Wednesday, July 24, 2019

Take a Break

Chorro Creek bog thistle on a reserve on the Cal Poly-SLO campus.   
2019 UPDATE:  I've now moved to San Luis Obispo (SLO) County farther south along the California coast.  After taking a break from blogging for awhile, I hope to start blogging about SLO adventures and will share that new blog address here when it's ready.  I also have more stories and photos to share about my former decade at the Dipper Ranch (more foxes, more pumas, more weeds!).  Thank you dear readers and remember:  GO OUTSIDE AND PLAY!

Original 2017 post:

I'm on crutches and have one foot encased in a boot brace for a few weeks. Not the best situation for a field biologist. Fortunately, I just finished a fine series of spring hikes.

We did an April bioblitz on a coastal prairie in rural San Mateo County. From sunrise to sunset, thirty  biologists combed a 900-acre grassy ranch with ponds, streams, and brush patches. On that one property on one day, we recorded 1290 observations on iNaturalist consisting of 326 plant and animal species. We already knew that some of the ponds supported California red-legged frogs, a threatened species, and I was fairly certain I had spotted the rare artist's popcornflower on the property in previous years, but the bioblitz gave us a better idea of where they occur.

Artist's popcornflower is quite a name. The easterly team reported seeing its tiny white flowers filling swales and I was a bit jealous I didn't get to see the large sweeps of it this wet spring. However, the expert botanists I sent to that side of the property confirmed the tentative identification I had made from scrawny plants in the previous drought years. My west-side team had a view of ocean cliffs and we saw interesting coastal residents too.

Sunday, November 26, 2017

Thanksgiving Bob 2017

Often there are beautiful days at the Dipper Ranch around Thanksgiving and the bobcats come out to bask in the sun.

And then there are the Christmas Bobs.

Monday, January 23, 2017

Fox Pups in Trees

Gray fox pup climbing a plum tree   
Every kitchen sink needs a view of nature. My kitchen sink looks out over a birdbath, the orchard, and the skirt of Lupine Hill. In June while doing dishes, I heard a familiar plop outside and reprimanded myself for not harvesting the plums sooner. The fruit trees in the orchard are so old, they only bloom in earnest once or twice a decade. Last spring was one of those lucky years when the fifty-something plum tree cloaked its gnarled branches with bright blossoms and buzzing insects for a few pink days. Before I could climb the slope in summer and set the heavy ladder between its tangle of unpruned branches, the fruits were darkening to purple and dropping.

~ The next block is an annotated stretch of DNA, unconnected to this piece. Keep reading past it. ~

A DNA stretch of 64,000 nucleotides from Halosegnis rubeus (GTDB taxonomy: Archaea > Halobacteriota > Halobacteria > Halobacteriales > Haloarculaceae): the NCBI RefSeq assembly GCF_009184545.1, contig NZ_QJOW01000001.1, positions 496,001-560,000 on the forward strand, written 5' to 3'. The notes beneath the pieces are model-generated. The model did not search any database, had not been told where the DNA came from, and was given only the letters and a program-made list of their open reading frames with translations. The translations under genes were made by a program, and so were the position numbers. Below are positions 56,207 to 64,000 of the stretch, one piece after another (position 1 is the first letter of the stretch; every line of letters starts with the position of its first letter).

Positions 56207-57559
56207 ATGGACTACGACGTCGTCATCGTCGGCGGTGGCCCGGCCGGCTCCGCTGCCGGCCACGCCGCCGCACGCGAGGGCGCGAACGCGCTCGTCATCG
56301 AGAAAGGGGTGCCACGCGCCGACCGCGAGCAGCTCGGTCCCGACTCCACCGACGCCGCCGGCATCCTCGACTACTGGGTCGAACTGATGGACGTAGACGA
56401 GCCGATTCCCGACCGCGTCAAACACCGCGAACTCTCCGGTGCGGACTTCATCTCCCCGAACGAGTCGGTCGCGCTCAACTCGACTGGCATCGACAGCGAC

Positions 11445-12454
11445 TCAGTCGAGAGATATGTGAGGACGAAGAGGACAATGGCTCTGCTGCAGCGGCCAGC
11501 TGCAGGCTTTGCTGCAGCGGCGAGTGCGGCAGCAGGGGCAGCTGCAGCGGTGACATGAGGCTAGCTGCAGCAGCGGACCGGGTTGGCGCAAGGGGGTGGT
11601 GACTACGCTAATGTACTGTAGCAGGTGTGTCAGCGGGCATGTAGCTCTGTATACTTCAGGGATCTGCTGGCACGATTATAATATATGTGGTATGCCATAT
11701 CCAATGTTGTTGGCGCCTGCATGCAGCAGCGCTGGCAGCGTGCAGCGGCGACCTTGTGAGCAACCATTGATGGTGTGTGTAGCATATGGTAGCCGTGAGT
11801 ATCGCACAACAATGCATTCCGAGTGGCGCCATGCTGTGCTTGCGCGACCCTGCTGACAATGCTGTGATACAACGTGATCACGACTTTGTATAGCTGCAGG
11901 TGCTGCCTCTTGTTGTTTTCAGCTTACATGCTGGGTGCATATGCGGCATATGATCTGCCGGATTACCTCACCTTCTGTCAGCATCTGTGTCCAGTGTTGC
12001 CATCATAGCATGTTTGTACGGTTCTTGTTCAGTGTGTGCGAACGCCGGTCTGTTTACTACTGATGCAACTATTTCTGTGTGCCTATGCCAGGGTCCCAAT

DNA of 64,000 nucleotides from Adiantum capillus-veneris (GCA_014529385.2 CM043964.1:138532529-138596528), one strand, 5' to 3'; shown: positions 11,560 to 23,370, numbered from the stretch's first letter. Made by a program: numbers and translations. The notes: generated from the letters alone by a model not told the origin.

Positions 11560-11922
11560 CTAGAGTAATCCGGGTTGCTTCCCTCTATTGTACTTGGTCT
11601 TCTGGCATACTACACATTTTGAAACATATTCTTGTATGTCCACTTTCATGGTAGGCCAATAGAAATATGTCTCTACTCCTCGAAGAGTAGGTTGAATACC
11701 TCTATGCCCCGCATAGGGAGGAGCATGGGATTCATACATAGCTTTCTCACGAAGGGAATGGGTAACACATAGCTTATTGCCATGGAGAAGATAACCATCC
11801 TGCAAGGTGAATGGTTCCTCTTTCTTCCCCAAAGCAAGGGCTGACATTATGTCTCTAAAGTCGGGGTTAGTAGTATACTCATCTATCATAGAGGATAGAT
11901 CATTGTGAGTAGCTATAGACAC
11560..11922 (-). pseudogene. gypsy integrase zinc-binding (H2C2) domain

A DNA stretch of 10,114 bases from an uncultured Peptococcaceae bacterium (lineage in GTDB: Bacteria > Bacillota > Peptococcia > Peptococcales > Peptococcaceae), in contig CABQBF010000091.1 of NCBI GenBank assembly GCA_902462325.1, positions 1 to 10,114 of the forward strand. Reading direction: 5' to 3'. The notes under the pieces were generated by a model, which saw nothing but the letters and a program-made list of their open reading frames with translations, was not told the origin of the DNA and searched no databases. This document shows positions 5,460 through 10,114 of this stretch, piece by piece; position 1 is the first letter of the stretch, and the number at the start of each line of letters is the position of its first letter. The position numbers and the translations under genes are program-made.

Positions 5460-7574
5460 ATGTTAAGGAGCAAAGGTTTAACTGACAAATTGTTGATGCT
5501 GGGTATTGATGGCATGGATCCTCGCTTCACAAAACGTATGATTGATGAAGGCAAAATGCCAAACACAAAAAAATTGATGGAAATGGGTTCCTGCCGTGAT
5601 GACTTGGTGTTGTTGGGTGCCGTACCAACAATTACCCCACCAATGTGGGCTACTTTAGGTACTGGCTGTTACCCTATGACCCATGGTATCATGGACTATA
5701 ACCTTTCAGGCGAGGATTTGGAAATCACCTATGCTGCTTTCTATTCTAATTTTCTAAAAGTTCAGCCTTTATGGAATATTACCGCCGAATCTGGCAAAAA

As I rinsed a mug, I noticed a single branch in the plum tree shaking wildly. Something fuzzy and gray was moving down its length. A sharp snout poked out of the green leaves and pulled down a plum. It was a gray fox pup 8 feet up in the tree. The backside of the tree was shaking with another fox pup and no adult fox was in sight.  What other animal can go from nursing and clumsy puppy battles to climbing trees in less than a month? The fox pups were bigger and more agile than our first views of them stumbling around the garage in May, but I never imagined them jumping up and climbing trees so soon.

Wednesday, January 4, 2017

Fox Pup Screen Saver

This photo is smaller size for loading as screen saver on cell phone or smaller computer screens.

Friday, December 23, 2016

Fox Pup in the Garage

I know gray foxes live at the Dipper Ranch because they show up on the wildlife cameras and leave me presents on the kitchen stoop. When I return home at night, I slow for the curve in the Dipper driveway where the view opens up to the deep canyon of Peters Creek, and if the moon is up, forested ridges shimmer all the way to Monterey Bay. Sometimes a smudge of motion catches my attention against the glare of the gravel driveway. It's the bushy tail of a gray fox on nightly patrol. Or even a pair of foxes, the smaller one loping behind the first, until they are just at the edge of the headlight illumination where they turn sharp faces to challenge the car to follow their floating tails under the barbwire fence and down a steep hillside.

Saturday, December 17, 2016

Fox Tails

Alarm signal?   
With such long tails, gray foxes undoubtably use them to communicate aggression, submission and other messages to each other.